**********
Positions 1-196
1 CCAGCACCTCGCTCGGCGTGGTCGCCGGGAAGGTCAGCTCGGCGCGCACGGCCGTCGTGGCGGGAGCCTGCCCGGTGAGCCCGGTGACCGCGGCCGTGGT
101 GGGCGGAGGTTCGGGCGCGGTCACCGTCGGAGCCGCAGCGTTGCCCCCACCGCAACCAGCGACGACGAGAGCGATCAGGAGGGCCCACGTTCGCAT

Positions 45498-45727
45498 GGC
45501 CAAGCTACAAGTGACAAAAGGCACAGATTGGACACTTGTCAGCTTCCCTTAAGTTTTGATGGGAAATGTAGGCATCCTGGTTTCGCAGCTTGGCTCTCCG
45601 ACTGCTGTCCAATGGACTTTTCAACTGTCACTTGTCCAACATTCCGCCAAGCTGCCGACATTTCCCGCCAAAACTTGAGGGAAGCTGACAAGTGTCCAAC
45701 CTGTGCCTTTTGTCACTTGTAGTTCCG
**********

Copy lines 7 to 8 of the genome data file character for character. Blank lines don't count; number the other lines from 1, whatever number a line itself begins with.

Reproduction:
45601 ACTGCTGTCCAATGGACTTTTCAACTGTCACTTGTCCAACATTCCGCCAAGCTGCCGACATTTCCCGCCAAAACTTGAGGGAAGCTGACAAGTGTCCAAC
45701 CTGTGCCTTTTGTCACTTGTAGTTCCG